Susan's Blog

No-Bake Lemon Bars

No-Bake Lemon Bars:  A Good-For-You Summer Treat!

Okay, this recipe can be a little drawn out (since you pre-soak cashews for the filling), but it really is easy to make!  The recipe can be tripled or quadrupled for a crowd, and is so delicious your guests won’t even know how good for you it is!  Since it is frozen, it’s especially good for 4th of July and other summer occasions, plus it can be prepared ahead of time and kept in the freezer until you are ready to serve!

Here’s the recipe:



Soak cashews:

Soak 1 cup of unsalted, raw cashews using one of the following methods.  (One cup of raw cashews will make the 1.5 cups of soaked cashews called for in the recipe below.)

  1.  Slow-soaked cashews:  Add 1 cup raw cashews and 2 cups filtered water to a 3-cup glass jar or any 3-cup or larger container with a lid and an airtight seal.  Let sit on the counter for 6 hours or refrigerate for 8-12 hours.  Pour into a strainer and rinse with water.
  2. Speedy-soaked cashews:  Boil 2 cups filtered water and pour over 1 cup raw cashews in a 3-cup glass jar or any 3-cup or larger container with a lid and an airtight seal.  Let sit on the counter for 1-2 hours.  Pour into a strainer and rinse with water.
  3. Super speedy soaked cashews:  Boil 1 cup of raw cashews in 2 cups of filtered water for 15 minutes.  Pour into a strainer and rinse with water.

Note:  The longer you are able to soak your cashews, the smoother the final product.  However, a high-speed blender can go a long way to make the speedy or super speedy-soaked cashews much smoother in a pinch!



  • 1-1/2  cups almond flour (or grind 1 cup almonds to make 1-1/2 cups of almond flour)
  • 2 Tablespoons unrefined coconut oil, melted
  • 2 Tablespoons raw honey 
  • 1/4 teaspoon sea salt


  • 1.5 cups soaked raw cashews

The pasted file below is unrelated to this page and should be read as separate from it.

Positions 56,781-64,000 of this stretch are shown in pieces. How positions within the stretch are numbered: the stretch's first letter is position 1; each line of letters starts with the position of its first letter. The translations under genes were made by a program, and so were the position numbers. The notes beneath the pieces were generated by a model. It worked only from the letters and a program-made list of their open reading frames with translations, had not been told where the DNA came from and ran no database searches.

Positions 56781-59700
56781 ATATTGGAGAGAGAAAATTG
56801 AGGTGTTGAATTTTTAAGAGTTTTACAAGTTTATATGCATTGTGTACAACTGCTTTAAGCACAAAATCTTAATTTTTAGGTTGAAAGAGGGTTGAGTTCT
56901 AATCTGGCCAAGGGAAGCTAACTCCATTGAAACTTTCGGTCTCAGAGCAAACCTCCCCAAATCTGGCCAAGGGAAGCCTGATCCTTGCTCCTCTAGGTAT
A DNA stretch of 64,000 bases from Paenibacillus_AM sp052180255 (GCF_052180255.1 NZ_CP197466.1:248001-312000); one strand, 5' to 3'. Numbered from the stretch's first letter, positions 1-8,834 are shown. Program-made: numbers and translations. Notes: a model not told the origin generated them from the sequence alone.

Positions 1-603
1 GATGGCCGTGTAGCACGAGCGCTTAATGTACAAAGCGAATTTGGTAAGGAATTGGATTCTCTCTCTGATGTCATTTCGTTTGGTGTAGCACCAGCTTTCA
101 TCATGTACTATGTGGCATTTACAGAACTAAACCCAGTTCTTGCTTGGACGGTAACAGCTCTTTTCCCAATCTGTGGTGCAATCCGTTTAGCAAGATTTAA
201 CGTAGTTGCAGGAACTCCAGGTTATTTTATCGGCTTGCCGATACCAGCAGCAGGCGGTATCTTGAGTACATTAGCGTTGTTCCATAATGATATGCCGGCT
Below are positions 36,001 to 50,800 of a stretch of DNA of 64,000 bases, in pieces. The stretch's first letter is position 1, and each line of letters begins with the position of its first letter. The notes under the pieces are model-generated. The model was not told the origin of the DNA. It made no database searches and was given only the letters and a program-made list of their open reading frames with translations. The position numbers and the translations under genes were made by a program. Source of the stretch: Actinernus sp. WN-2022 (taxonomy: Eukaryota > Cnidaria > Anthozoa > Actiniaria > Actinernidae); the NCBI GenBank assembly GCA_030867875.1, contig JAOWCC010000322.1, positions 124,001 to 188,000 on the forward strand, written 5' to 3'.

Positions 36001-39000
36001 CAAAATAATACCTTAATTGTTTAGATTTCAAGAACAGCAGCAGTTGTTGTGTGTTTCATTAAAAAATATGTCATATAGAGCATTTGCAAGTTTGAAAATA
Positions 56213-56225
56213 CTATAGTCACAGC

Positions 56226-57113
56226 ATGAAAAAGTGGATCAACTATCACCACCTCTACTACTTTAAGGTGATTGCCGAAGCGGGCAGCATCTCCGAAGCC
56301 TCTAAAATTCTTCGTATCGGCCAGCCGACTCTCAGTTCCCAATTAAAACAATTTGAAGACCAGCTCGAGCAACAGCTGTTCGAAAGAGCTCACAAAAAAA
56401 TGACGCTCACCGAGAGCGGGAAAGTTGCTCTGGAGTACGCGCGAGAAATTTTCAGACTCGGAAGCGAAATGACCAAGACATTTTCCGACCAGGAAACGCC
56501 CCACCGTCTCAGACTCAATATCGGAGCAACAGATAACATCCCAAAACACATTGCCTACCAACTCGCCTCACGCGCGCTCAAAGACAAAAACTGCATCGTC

• 1/2 cup organic lemon juice
  • 1 tablespoon + 1 teaspoon organic lemon zest
  • 1/4 cup raw honey
  • 1/4 cup virgin (or unrefined) coconut oil, melted
  • 1/2 tsp turmeric powder (if desired, for color)



  1. If making almond flour, put almonds in a blender and blend to a fine powdery flour.  Be careful to not overblend or it will turn into almond butter.
  2. Combine almond flour, coconut oil, honey, and salt in a bowl.
  3. Transfer to a greased cake, pie, or 8×8″ square pan and press down evenly.


  1. To make the filling, put soaked cashews, lemon juice, 1 tablespoon of lemon zest, honey, coconut oil, and turmeric powder (if using) in the blender and blend until you have a smooth texture.
  2. Pour the lemon filling over the crust then smooth the top.
  3. Sprinkle on reserved 1 teaspoon of lemon zest.
  4. Freeze until firm, about 4 hours, or overnight.
  5. To serve, thaw for a few minutes before cutting into wedge, square, or rectangular-shaped pieces.

Why is this recipe so good for you?

Every single ingredient in this recipe benefits your health.  There’s not a single one that is detrimental, so you can feel good about eating this treat!

Cashews are considered an excellent source of copper and a good source of magnesium, manganese, vitamin K, phosphorous, and zinc.  They support optimal cardiovascular health because they are a monounsaturated fat and contain antioxidants, fiber, and plant sterols.  When they are soaked (required in this recipe so they will be creamy), they are more digestible and the nutrients may be more available for absorption.

Almonds contain antioxidants like Vitamin E and essential nutrients like protein, zinc, and Vitamin B6, which support brain health.

Coconut oil contains lauric acid, which bacteria in your gut turn into monolaurin, which is a very potent anti-viral, anti-bacterial, and anti-fungal.  (A little trivia for you:  the best source of lauric acid is human breast milk, and coconut oil is the second best, with coconut milk being the third best.)  Also, “bad” bacteria have not shown resistance to monolaurin as they have too many other antibacterial agents. (1)  This brand of virgin coconut oil is the one that I use and it is certified to be a great source of antioxidants. (2)

Raw honey, though it should not be consumed by infants under one year of age, contains antioxidants and small amounts of a lot of vitamins and minerals such as niacin, riboflavin, pantothenic acid, calcium, magnesium, manganese, potassium, phosphorous, and zinc.

Lemons (and lemon zest) are very high in Vitamin C and naringin (both potent antioxidants) and also provide some B vitamins that help with energy and minerals like potassium, phosphorous, magnesium, and copper.

(1)  Lieberman, Shari & Enig, Mary & Preuss, Harry. (2006). A Review of Monolaurin and Lauric Acid: Natural Virucidal and Bactericidal Agents. Alternative and Complementary Therapies. 12. 310-314. 10.1089/act.2006.12.310.


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